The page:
Truth and Beauty: The Pre-Raphaelites and the Old Masters is the first major international exhibition to assemble works by England’s nineteenth-century Pre-Raphaelite Brotherhood with the medieval and Renaissance masterpieces that inspired them. Important loans of paintings, works on paper, and decorative arts from international collections, as well as works drawn from the collections of the Fine Arts Museums of San Francisco, demonstrate the Pre-Raphaelites’ fascination with Italian masters, including Sandro Botticelli, Raphael, and Paolo Veronese, as well as northern Renaissance painters such as Jan van Eyck and Hans Memling.
Truth and Beauty: The Pre-Raphaelites and the Old Masters is the first major international loan exhibition to assemble works of art by members of England’s nineteenth-century Pre-Raphaelite Brotherhood with the early Italian, Netherlandish, and German art that inspired them. Organized by the Fine Arts Museums of San Francisco, this presentation will demonstrate the Pre-Raphaelites’ fascination with the Italian old masters, including Fra Angelico (ca. 1400 – 1455) and Pietro Perugino (ca. 1450 –1523), and their northern contemporaries such as Jan van Eyck (ca. 1390 – 1441) and Hans Memling (1430/1440 – 1494). Truth and Beauty will trace the Brotherhood through the nineteenth-century “rediscovery” of Sandro Botticelli (1444 or 1445 – 1510) by the English art critics John Ruskin (1819 – 1900) and Walter Pater (1839 – 1894), which paralleled the tempera-paint revival executed by the second-generation Pre-Raphaelites. The visual affinities between these works will create evocative juxtapositions that will also demonstrate the influence of High Renaissance painter Raphael (1483 – 1520) and artists of the late Renaissance, such as Titian (ca. 1488 – 1576) and Paolo Veronese (1528 – 1588), on the Pre-Raphaelites and select contemporaries.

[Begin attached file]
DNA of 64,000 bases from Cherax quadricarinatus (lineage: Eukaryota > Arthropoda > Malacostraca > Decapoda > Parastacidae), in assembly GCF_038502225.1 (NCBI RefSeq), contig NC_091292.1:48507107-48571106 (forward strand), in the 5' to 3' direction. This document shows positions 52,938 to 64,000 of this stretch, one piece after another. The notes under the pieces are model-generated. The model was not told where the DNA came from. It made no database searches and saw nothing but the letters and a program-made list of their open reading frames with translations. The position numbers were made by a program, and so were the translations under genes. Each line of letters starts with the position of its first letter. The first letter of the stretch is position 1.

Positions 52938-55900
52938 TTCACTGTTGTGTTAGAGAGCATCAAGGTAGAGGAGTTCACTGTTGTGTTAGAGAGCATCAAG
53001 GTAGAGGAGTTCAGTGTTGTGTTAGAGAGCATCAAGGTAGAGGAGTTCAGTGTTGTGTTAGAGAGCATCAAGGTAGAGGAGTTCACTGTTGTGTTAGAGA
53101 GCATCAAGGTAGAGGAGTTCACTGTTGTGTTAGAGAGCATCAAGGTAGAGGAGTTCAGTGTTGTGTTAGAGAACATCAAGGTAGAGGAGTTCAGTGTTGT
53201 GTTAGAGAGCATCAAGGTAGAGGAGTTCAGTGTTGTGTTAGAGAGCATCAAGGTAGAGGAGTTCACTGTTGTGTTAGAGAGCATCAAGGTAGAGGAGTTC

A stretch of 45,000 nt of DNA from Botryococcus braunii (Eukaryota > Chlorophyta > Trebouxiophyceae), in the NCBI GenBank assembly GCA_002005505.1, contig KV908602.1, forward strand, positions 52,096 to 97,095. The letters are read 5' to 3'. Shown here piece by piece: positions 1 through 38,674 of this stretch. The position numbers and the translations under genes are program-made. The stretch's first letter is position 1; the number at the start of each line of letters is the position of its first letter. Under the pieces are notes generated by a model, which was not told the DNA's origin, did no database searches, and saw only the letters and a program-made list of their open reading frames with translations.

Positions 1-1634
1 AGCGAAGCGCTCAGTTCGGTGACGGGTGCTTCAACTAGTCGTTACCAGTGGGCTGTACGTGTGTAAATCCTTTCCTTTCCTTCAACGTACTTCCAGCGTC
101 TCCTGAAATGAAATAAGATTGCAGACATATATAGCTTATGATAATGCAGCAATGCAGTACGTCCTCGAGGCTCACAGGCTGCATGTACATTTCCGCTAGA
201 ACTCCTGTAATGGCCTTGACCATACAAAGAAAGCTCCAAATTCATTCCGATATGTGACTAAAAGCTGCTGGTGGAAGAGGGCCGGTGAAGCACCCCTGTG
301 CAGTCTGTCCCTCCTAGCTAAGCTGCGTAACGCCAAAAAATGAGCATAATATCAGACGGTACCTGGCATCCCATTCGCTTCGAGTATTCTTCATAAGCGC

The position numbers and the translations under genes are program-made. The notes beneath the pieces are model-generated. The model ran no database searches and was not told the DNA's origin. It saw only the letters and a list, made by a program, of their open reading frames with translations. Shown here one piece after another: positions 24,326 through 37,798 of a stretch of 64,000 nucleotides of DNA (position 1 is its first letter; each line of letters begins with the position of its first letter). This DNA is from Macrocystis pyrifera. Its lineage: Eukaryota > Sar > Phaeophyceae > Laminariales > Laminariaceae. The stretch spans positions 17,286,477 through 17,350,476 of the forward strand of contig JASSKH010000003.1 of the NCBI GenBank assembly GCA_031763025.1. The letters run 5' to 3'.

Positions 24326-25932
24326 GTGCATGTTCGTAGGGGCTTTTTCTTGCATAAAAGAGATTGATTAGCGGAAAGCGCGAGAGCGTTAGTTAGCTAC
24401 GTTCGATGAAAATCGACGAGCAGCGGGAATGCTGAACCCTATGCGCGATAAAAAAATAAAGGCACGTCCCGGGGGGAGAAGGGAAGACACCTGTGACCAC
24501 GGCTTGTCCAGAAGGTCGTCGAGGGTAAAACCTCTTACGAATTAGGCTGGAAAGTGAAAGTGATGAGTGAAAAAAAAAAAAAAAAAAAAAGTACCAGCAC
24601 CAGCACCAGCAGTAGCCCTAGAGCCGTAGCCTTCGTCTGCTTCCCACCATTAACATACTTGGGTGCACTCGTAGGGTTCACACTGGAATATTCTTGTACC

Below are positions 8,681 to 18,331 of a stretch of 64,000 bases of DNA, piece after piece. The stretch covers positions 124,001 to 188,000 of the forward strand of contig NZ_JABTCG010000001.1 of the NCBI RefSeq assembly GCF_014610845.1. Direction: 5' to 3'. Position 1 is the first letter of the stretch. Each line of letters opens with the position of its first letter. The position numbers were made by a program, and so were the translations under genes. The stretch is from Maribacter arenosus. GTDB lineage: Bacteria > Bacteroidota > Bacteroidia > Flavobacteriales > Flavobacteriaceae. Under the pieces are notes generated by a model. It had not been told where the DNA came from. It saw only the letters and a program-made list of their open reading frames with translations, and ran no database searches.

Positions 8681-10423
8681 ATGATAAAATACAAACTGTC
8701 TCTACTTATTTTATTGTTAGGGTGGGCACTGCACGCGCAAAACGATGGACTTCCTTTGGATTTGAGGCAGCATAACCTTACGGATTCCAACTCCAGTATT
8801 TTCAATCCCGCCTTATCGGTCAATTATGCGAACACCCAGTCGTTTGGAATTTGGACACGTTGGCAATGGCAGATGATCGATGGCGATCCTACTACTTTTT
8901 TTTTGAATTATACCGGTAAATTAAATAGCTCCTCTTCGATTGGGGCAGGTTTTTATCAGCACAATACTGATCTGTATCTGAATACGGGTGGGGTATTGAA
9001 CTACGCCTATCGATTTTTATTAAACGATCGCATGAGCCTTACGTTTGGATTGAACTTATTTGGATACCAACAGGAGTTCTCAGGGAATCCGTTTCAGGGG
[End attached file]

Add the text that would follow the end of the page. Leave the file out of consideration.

Their attraction to the art of the past was not limited to paintings, however, and the presentation will also feature stained glass and tapestries in emulation of Flemish and French textiles. The varied sources that informed the Pre-Raphaelite’s aesthetic vocabulary in dialogue with their own nineteenth-century creations will demonstrate the importance of the work that inspired the PRB and redefine more broadly the PRB’s style. These arrangements will highlight the nuanced paradoxes of the Pre-Raphaelite mission, namely, their efforts to be fundamentally modern by emulating the past, as well as their dichotomous criticism and veneration of Raphael and his artistic impact.
Pre-Raphael: The Inspiration of Early Italian and Early Netherlandish Art
The jewel-toned color palette of the Pre-Raphaelites emulated that of early Netherlandish artists, including Jan van Eyck (ca. 1390 – 1441) and Hans Memling (1430/1440 – 1494), whose panels Rossetti and Holman Hunt admired in Bruges on an 1849 “Pre-Raphaelite pilgrimage.” As students training at the Royal Academy, they also could study works from the national collection, which was housed in the same building. There they would have known a rare example from the early Flemish school on public view in London at that time, Van Eyck’s Arnolfini Portrait (1434, National Gallery, London).
The Rediscovery of Botticelli and the Tempera Revival